Roberto De Simone, an authority on the subject, claims that Pulcinella represents all aspects of Neapolitan popular culture, which, for thousands of years, has exorcised all its existential anxieties by inventing symbols, dances, and, in this case, a character. Pulcinella has in fact a rather funeral aspect: his black face with hooked nose, his spectral complexion, his deformities and his smock as white as a shroud are certainly scary enough; his nasal, croaking voice is not of this world.

His name probably derives from pulcino (chick) because, like a chick, he was hatched from a hen’s egg- the hen is the creature sacred to Persephone, queen of the underworld. Pulcinella thus embodies death and the misfortunes of humanity, but at the same time he wards them off with his cornucopia-shaped cap and his burlesque behavior. The roles he plays are as numerous as the defects and qualities of a people, for Pulcinella is both comic and tragic, simple and smart, affable and arrogant, rich and poor, cowardly and brave, hopelessly stupid and amazingly resourceful, but always able to rise from the ashes, like any genuine Neapolitan.

His inherent and total ambivalence fits perfectly into the Neapolitan culture, where contradictions reign. He has a lover and is frequently lewd, but his Italian name sounds feminine and he is sometimes graphically depicted giving birth to small “clones” from his hump- this is the myth of the hermaphrodite that runs through Neapolitan culture. The androgynous Pulcinella also rhymes with Verginella, the name the people gave to their great benefactor Virgil, also both man and woman. Moreover, for the alchemists the hermaphrodite is the perfect being insofar as it synthesizes man and woman, and therefore the universe. Pulcinella has a big belly, another allegory of motherhood, but also of hunger because Pulcinella is forever hungry. He dreams only of macaroni, an affirmation of his strictly Neapolitan origins. Then, suddenly, his stomach becomes a sign of opulence and he’s seen gorging himself on the long steaming ribbons of pasta that he grabs in handfuls to stuff his mouth. This is what the poor did in the old days when boiled macaroni sprinkled with grated cheese was sold in the streets…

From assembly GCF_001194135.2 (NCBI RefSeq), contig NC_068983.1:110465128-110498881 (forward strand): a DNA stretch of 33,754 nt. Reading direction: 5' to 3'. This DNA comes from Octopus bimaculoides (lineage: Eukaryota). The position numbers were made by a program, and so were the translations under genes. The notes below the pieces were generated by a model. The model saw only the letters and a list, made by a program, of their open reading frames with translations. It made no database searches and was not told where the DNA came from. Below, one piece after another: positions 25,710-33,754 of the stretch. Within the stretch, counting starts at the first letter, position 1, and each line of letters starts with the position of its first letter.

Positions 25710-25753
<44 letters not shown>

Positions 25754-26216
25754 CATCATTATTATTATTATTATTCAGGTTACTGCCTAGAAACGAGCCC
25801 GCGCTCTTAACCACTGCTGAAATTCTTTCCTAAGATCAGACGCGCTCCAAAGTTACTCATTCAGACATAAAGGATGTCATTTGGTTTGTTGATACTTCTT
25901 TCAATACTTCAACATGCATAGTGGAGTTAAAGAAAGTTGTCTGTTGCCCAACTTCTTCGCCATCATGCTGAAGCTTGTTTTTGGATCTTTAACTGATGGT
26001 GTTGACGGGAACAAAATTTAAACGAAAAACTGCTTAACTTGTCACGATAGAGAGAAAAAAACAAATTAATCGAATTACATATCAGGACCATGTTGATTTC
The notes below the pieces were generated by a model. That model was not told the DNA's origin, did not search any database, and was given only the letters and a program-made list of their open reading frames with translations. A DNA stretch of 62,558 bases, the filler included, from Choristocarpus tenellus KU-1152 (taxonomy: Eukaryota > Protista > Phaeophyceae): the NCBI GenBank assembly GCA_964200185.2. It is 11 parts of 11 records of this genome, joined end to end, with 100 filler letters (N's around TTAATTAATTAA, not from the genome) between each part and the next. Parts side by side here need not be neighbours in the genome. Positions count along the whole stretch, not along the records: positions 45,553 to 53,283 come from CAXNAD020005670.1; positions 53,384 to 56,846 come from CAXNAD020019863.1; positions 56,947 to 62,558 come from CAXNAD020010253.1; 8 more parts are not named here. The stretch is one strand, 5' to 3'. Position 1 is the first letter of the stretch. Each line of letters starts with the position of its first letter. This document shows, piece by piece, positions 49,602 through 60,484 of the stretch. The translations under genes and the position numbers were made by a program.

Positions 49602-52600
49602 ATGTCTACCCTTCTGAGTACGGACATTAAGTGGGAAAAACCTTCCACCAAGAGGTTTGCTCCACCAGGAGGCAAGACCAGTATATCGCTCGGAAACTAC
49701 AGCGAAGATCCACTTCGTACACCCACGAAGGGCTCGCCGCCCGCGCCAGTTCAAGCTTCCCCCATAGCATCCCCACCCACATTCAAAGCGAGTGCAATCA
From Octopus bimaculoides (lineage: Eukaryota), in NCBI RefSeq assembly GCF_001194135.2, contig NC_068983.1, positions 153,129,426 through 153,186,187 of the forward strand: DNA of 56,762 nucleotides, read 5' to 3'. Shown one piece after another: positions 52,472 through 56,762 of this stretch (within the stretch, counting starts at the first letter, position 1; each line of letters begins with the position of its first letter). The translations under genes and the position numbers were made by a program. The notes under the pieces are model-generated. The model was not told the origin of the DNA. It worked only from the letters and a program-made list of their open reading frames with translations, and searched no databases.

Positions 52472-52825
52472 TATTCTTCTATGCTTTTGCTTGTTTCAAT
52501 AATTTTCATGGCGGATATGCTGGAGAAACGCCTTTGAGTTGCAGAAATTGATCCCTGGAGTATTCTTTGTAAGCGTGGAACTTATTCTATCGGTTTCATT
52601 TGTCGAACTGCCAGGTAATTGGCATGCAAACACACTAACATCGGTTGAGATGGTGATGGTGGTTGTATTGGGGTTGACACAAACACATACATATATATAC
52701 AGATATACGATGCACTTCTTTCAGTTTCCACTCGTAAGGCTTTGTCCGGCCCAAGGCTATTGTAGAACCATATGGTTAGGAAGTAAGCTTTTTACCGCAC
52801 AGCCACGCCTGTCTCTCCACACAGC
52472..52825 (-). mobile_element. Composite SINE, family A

Secret Naples,” Valerio Ceva Grimaldi and Maria Franchini, p.386-387

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Lindsay View All →

Our roots will forever be from here, America, born and raised. Yet, life requires us to move more frequently than we care to count. Whether living stateside or abroad, you can always find us traveling somewhere. We scout out places that you only think you can dream of one day seeing and we seek out those that aren’t found in guidebooks. We then bring them to life here in our travel memos, so hopefully, one day you too can visit them or at least be able to live vicariously through us. This blog isn’t just about crossing off places from a bucket list. It’s about absorbing and learning how other cultures grow and fit into the same world that we do. Life is short and the world is big. Enjoy and get out there!